For some time, I have had a nagging concern that there is a tendency for Christian artists to create art that simply holds a mirror up to the viewer, reflecting to them a reality that they already know. Shouldn’t our art instead be a window for the viewer to look through, on to a reality that is not yet known? Shouldn’t our art bring hope?
While pondering these things, I heard an interview on Radio 4 with the American installation artist Theaster Gates in which he seemed to communicate so clearly all that I was thinking. He stated:
“There are two ways of approaching the plight of a place. You could either focus on the absolutely negative and curse the government and curse the people and curse the apathy. Or you could focus on the possibilities, you could focus on the hope of a place. You can concentrate on breathing and the breath. You can try to sing a song instead of protest. And maybe the song and the protest do the same thing but with completely different effects. And so the effect I’d like to create with song is an effect of possibility and not one effect of criticism.”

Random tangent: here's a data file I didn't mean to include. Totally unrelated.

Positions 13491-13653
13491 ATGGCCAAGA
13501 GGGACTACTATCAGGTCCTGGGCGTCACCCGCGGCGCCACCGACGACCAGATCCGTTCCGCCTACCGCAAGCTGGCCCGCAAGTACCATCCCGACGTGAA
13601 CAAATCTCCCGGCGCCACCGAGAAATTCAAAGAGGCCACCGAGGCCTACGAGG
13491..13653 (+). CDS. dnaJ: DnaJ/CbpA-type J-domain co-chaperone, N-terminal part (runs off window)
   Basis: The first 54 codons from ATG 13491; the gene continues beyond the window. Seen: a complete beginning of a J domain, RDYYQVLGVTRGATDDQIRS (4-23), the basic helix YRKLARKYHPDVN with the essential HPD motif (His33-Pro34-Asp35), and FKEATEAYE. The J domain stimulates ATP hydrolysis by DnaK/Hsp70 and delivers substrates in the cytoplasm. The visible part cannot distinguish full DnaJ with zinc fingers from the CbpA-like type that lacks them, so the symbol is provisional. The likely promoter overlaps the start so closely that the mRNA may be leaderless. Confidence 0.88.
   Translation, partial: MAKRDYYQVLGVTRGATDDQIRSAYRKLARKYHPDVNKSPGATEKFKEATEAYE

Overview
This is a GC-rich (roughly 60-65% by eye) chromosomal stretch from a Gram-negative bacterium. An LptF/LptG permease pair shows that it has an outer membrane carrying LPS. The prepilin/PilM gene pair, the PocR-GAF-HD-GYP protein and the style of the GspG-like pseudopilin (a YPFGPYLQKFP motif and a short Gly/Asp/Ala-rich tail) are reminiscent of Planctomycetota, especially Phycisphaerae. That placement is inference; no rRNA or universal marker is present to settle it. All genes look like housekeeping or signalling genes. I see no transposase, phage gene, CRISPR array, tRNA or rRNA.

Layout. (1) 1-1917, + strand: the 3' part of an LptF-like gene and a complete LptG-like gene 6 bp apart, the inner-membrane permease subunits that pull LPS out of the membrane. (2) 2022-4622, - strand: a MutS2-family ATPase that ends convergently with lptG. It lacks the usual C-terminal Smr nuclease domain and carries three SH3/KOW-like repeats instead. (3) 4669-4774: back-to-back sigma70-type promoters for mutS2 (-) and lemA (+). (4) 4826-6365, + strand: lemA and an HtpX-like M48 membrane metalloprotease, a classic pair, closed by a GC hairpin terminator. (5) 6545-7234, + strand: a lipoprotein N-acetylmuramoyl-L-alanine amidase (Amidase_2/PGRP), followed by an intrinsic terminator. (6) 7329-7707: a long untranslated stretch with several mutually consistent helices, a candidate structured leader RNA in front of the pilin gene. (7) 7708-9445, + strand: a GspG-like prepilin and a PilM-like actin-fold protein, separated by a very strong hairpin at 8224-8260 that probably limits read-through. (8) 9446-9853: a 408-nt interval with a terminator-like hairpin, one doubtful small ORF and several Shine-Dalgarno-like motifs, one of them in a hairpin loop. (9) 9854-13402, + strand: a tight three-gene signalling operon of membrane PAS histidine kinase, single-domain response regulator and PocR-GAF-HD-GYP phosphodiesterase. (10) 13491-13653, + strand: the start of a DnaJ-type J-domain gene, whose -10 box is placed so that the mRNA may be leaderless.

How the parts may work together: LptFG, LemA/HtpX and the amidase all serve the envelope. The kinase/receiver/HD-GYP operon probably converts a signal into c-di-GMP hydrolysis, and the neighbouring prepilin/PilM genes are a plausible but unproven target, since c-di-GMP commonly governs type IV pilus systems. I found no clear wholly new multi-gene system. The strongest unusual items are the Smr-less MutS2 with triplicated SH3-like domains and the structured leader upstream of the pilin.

Theaster articulated in a minute what I had been pondering for hours. Our art can be windows of opportunity or hope that can transform individuals and, who knows, perhaps whole communities.
With all this in mind, Gates paints a different way of doing things in his TED talk ‘How to revive a neighbourhood with imagination, beauty and art” which is well worth 15 minutes of your time. I am not suggesting he has all the answers but maybe he is a voice worth listening to in our pursuit to explore how art can shape life.